hi can you add detailed instructions of the connections thanks
i really like that project sorry for my english i am from mexico
and i already have/bought the piezes can you give me detailled instrcucions of how to construct thanks
ik_ke_942 years ago
My English is not so good but I do my best!

I find you tutorial very good but I have a question

How do you connect your battery pack with your motor shield, because I can't see it on your pictures?
cheo_e2 years ago
i have a question about the sensor output:

how do you calculate the output of the sensors?

0*value0 + 1000*value1 + 2000*value2 + ...
--------------------------------------------
value0 + value1 + value2 + ...

is that correct?
How do you wide the motors and line sensor?
techbitar (author)  Bigbadwolf_argh2 years ago
If you review my code you will see which pins are doing what.
What exactly assigns or in what units are
#define KP .2
#define KD 5
Got a little lost right there O: BTW excellent robot! Very fast
techbitar (author)  AndresGalaviz2 years ago
These are constants you can experiment with for best PID results. There are plenty of excellent tutorials out there to explain PID controllers. See link below to a site had in my fav list but there are plenty of PID guides that can explain with varying degrees of detail. It's not necessary to understand the theory behind PID, just how to apply it for optimum results. For my robot, the K values are typically tweaked via experimentation.

http://www.chibots.org/index.php?q=node/339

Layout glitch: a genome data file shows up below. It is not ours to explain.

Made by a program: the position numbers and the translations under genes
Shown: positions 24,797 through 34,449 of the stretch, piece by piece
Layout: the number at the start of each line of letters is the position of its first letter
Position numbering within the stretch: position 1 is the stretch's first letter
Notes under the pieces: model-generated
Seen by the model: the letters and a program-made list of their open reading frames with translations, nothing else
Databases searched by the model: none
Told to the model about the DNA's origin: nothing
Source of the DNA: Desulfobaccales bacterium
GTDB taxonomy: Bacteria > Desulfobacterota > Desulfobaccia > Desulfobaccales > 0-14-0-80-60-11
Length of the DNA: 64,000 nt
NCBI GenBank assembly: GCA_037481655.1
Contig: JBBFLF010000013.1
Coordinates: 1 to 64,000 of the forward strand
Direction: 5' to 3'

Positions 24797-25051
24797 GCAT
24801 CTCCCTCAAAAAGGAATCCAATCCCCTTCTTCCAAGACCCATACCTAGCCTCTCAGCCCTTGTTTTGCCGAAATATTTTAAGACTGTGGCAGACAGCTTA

Thank you very much, that link was of great assistance for my project.
techbitar (author)  AndresGalaviz2 years ago
super :)
kumaran2012 years ago
Hi,
I have arduino UNO, Pololu QTR 8 RC sensor array, MOTOR DRIVER 1A dual tb6612fng, two geared motor can u help me with procedure and coding for line follower.
techbitar (author)  kumaran2012 years ago
You will find plenty of useful info in this guide.
Nice work! But I don't see how you kept the Arduino from resting with only 7.2V supplied? O.o
techbitar (author)  TedRobotBuilder2 years ago
Thanks.

As for resetting concerns, let's analyze the robot:

-- Arduino Uno: 5V @ 500 mA (max)

-- Motors: 6V @ 40 mA free run / 360 mA stall X 2 = 720 mA (max)

500 + 720 = 1220 mA

I don't know how much the motor shield draws but when you consider I am using 6 X 2500 mAh NiMH 1.2 V AA batteries, that leaves me with 1280 mA. This is assuming max power draw from Arduino and the motors. There's plenty of power in the battery brick to power this robot.

The Uno really wants 9V, it's in the specs. The Uno's AVR chip wants 5V but the Uno's board has a regulator on it that expects to see about 9V (but can handle as much as 20V). I have built robots sending the Uno less then 9V but I normally run into resetting issues, like when the batteries start running down or the motors stall. If you aren't hitting any issues that's cool but you might be very close to the limit such that if you add a senor you could run into issues. Also, you could run the batteries longer if you had more headroom. Thanks for the feed back! :D
techbitar (author)  TedRobotBuilder2 years ago
http://arduino.cc/en/Main/ArduinoBoardUno

Arduino Uno Summary
Microcontroller ATmega328
Operating Voltage 5V
Input Voltage (recommended) 7-12V
Input Voltage (limits) 6-20V

Yeap, 7-12V recommended, your 7.2V is at the low side assuming you are using the Vin pin and not the 5V pin. I assume you have some big caps on your lines to stop any spikes.
techbitar (author)  TedRobotBuilder2 years ago
you will find the this links instructive as to the specs of the motor shield and the different ways it gets its power. hope this helps

http://www.ladyada.net/make/mshield/parts.html
techbitar (author)  TedRobotBuilder2 years ago
Also, most of my uses for the robot is demos/races lasting a few minutes so that's why I don't run into reset issues when using a fully charged power brick. But I am sure if I need to use the robot for extended periods, I will use a voltage booster to be on the safe side.